Title

Impact of Low-Cost Point-of-Use Water Treatment Technologies on Enteric Infections and Growth among Children in Limpopo, South Africa

DOI

10.4269/ajtmh.20-0228

Authors

Courtney L. Hill, Department of Engineering Systems and Environment, University of Virginia, Charlottesville, Virginia.
Kelly McCain, Department of Epidemiology, Rollins School of Public Health, Emory University, Atlanta, Georgia.
Mzwakhe E. Nyathi, Department of Animal Science, University of Venda, Thohoyandou, South Africa.
Joshua N. Edokpayi, Department of Hydrology and Water Resources Mining and Environmental Geology, University of Venda, Thohoyandou, South Africa.
David M. Kahler, Center for Environmental Research and Education, Duquesne University, Pittsburgh, Pennsylvania.
Darwin J. Operario, Division of Infectious Diseases and International Health, University of Virginia, Charlottesville, Virginia.
David D. Taylor, Department of Civil and Mineral Engineering, University of Toronto, Toronto, Canada.
Natasha C. Wright, Department of Mechanical Engineering, University of Minnesota Twin Cities, Minneapolis, Minnesota.
James A. Smith, Department of Engineering Systems and Environment, University of Virginia, Charlottesville, Virginia.
Richard L. Guerrant, Division of Infectious Diseases and International Health, University of Virginia, Charlottesville, Virginia.
Amidou Samie, Department of Microbiology, University of Venda, Thohoyandou, South Africa.
Rebecca A. Dillingham, Division of Infectious Diseases and International Health, University of Virginia, Charlottesville, Virginia.
Pascal O. Bessong, Department of Microbiology, University of Venda, Thohoyandou, South Africa.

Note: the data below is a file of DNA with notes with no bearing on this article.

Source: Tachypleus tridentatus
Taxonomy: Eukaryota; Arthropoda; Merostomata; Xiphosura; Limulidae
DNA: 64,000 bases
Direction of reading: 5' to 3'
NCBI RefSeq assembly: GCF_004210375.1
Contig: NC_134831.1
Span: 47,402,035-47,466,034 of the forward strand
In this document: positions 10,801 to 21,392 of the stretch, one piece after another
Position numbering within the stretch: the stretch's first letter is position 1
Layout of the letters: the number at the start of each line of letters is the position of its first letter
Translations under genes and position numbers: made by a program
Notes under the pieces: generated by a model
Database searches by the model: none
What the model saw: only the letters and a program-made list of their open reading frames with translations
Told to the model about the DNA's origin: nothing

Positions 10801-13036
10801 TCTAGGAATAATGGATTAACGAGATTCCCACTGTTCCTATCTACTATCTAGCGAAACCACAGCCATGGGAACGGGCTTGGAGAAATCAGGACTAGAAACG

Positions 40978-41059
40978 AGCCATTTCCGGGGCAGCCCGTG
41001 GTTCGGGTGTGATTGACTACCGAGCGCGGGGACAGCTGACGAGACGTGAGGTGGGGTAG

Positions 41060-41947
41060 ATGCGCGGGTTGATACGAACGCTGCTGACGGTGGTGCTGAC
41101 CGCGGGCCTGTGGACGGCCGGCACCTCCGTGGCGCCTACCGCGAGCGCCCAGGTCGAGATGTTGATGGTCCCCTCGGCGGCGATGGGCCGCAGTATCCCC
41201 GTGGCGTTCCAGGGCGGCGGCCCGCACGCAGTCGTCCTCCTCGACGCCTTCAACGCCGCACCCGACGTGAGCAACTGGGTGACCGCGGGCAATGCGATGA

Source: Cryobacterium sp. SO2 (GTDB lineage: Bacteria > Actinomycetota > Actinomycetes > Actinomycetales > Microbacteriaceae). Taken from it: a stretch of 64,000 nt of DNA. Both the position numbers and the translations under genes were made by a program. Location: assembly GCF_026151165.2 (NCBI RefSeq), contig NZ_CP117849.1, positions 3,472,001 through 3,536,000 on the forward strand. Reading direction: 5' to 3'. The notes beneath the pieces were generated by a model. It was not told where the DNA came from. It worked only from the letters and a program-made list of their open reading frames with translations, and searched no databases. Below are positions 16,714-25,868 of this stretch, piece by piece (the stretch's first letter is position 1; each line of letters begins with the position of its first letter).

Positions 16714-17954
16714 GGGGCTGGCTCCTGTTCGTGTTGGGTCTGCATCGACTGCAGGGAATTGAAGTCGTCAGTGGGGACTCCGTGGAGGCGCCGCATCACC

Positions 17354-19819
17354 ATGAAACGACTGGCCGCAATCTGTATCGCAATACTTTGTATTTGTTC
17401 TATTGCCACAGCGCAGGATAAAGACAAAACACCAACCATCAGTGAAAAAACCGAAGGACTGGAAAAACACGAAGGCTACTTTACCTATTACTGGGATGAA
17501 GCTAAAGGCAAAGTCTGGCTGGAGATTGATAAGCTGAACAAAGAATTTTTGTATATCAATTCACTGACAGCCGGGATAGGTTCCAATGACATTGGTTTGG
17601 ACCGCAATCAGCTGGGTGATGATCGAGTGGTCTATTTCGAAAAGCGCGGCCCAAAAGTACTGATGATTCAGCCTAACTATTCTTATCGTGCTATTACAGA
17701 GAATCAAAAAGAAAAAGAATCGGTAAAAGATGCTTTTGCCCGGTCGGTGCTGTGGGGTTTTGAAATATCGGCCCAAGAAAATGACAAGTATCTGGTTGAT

Elizabeth T. Rogawski McQuade, Department of Public Health Sciences, University of Virginia, Charlottesville, Virginia.

Document Type

Journal Article

Publication Date

10-1-2020

Publication Title

The American journal of tropical medicine and hygiene

Volume

103

Issue

4

First Page

1405

Last Page

1415

Abstract

Enteric infections early in life have been associated with poor linear growth among children in low-resource settings. Point-of-use water treatment technologies provide effective and low-cost solutions to reduce exposure to enteropathogens from drinking water, but it is unknown whether the use of these technologies translates to improvements in child growth. We conducted a community-based randomized controlled trial of two water treatment technologies to estimate their effects on child growth in Limpopo, South Africa. We randomized 404 households with a child younger than 3 years to receive a silver-impregnated ceramic water filter, a silver-impregnated ceramic tablet, a safe-storage water container alone, or no intervention, and these households were followed up quarterly for 2 years. We estimated the effects of the interventions on linear and ponderal growth, enteric infections assessed by quantitative molecular diagnostics, and diarrhea prevalence. The silver-impregnated ceramic water filters and tablets consistently achieved approximately 1.2 and 3 log reductions, respectively, in total coliform bacteria in drinking water samples. However, the filters and tablets were not associated with differences in height (height-for-age -score differences compared with no intervention: 0.06, 95% CI: -0.29, 0.40, and 0.00, 95% CI: -0.35, 0.35, respectively). There were also no effects of the interventions on weight, diarrhea prevalence, or enteric infections. Despite their effectiveness in treating drinking water, the use of the silver-impregnated ceramic water filters and tablets did not reduce enteric infections or improve child growth. More transformative water, sanitation, and hygiene interventions that better prevent enteric infections are likely needed to improve long-term child growth outcomes.

Open Access

Gold

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